My Voice or Yours? An Electrophysiological Study
- 397 Downloads
This study examined the neural processes underlying own voice discrimination using electrophysiological methods. Event-related potentials were recorded while healthy subjects (n = 17) heard passively three oddball sequences composed of recordings of the French vowel/a/pronounced either by the participant her/himself or by two unknown persons. The results indicated that, although the mismatch negativity (MMN) displayed similar peak latency and amplitude in both conditions, the subsequent P3a clearly distinguished the two conditions since its amplitude was significantly smaller for own voice discrimination than for that of unknown voices. Moreover, the own voice discriminative response was associated with an early pre-MMN response. This early response involved a left inferior frontal component, the activity of which lasted throughout the time course of the discriminative response, which included both MMN and P3a.
KeywordsEvent-related potentials Mismatch negativity P3a Self-voice Voice discrimination
This study received financial support from the Fondation Thérèse et René Planiol and the Association des amis de Pierre Deniker. The authors thank Marie-Hélène Giard for comments on the manuscript and Doreen Raine for her help with the English text.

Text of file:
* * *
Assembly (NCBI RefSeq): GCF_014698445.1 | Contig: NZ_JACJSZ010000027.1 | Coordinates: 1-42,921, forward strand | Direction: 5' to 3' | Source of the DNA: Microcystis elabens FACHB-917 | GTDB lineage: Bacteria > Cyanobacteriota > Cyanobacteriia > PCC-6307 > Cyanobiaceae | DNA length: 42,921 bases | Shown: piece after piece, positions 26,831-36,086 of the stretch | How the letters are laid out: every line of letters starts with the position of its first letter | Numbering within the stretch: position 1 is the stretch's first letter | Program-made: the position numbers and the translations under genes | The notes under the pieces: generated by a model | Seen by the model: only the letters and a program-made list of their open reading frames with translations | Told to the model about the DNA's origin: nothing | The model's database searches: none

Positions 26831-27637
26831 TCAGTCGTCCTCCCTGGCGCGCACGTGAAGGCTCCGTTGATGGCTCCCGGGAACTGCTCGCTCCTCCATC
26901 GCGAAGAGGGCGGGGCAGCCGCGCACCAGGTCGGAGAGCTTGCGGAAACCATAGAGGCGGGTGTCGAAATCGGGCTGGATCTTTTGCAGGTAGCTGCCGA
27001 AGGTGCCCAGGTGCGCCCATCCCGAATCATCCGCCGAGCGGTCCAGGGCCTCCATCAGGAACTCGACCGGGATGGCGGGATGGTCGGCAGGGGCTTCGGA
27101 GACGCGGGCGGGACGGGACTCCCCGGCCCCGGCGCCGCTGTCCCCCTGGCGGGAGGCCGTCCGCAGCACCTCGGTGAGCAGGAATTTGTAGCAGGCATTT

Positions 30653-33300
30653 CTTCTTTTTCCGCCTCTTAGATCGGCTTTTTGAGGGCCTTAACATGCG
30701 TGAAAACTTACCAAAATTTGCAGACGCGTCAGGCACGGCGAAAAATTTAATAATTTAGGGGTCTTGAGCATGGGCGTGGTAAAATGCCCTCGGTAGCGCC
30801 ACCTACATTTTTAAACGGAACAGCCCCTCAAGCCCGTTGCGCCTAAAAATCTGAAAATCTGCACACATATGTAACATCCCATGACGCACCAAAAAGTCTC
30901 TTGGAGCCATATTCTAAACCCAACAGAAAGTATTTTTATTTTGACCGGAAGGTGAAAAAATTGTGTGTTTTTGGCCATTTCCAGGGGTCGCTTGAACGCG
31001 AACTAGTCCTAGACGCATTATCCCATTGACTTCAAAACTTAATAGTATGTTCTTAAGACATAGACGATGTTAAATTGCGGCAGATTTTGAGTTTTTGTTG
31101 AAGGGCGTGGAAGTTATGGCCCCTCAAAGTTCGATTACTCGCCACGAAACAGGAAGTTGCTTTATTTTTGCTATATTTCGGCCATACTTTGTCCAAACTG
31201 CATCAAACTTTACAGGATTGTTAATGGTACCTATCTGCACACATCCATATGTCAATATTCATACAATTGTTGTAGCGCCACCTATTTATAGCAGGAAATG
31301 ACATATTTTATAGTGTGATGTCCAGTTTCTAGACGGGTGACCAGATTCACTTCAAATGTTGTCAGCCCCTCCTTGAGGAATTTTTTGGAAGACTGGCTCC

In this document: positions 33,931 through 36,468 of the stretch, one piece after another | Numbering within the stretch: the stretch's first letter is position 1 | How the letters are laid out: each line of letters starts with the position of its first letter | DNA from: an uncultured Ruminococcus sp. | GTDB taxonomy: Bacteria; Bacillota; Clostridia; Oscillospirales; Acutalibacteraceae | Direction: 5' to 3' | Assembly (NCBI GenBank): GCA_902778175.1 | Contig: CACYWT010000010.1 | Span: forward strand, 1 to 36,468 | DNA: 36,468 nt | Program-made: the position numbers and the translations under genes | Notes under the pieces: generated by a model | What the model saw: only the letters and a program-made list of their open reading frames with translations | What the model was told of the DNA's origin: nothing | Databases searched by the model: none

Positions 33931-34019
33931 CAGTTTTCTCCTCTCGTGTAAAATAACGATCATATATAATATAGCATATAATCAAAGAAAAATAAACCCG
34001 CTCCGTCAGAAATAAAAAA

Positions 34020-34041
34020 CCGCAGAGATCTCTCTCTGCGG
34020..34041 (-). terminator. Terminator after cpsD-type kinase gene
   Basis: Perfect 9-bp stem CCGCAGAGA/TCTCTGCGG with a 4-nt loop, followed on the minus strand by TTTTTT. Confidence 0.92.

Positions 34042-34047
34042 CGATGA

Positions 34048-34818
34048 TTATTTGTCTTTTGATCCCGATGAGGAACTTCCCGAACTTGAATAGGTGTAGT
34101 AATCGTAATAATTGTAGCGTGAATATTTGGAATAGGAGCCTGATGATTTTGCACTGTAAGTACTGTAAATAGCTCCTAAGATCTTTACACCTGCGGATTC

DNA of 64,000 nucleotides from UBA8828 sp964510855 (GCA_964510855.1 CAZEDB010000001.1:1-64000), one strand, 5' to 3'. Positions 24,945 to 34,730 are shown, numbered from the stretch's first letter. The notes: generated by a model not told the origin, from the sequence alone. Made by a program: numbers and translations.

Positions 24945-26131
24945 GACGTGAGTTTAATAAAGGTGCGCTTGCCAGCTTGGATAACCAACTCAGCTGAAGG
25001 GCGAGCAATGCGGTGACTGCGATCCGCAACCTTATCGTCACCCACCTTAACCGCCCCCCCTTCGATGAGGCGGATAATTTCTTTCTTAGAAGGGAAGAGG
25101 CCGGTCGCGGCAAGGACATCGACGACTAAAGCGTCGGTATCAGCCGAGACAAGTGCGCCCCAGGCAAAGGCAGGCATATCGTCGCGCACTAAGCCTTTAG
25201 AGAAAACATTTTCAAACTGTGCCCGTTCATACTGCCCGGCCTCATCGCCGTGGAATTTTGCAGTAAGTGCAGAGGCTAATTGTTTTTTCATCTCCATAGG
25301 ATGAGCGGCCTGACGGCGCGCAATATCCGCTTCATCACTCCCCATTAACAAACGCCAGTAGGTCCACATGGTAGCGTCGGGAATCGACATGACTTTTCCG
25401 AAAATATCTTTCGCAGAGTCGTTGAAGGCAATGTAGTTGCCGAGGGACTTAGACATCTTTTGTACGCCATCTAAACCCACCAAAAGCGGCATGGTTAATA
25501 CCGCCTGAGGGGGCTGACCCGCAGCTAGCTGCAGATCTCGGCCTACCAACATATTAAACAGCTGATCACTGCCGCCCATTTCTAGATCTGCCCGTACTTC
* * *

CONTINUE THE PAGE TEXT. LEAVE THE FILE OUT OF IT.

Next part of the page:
- Brothers L (1990) The social brain: A project for integrating primate behavior and neurophysiology in a new domain. Concepts Neurosc 1:27–51Google Scholar
- Holeckova I, Fischer C, Giard MH et al (2006) Brain responses to a subject’s own name uttered by a familiar voice. Brain research 1082:142–152.Google Scholar
- Ionta S, Gassert R, Blanke O (2011) Multi-sensory and sensorimotor foundation of bodily self-consciousness: an interdisciplinary approach. Front Psychol 2:383. doi: 10.3389/fpsyg.2011.00383
- Keenan J, Gallup GG (2003) The face in the mirror: the search for the origins of consciousness, 1st edn. Ecco, New YorkGoogle Scholar
- Näätänen R (1992) Attention and brain function. Erlbaum New YorkGoogle Scholar
- Suarez SD, Gallup GG, others (1981) Self-recognition in chimpanzees and orangutans, but not gorillas. Journal of Human Evolution 10:175–188Google Scholar
- Tonndorf J (1972) Foundations of Modern Auditory Theory, volume II, chapter Bone Conduction. Academic Press, New YorkGoogle Scholar
- Uddin LQ (2011) The self in autism: an emerging view from neuroimaging. Neurocase 1–8. doi: 10.1080/13554794.2010.509320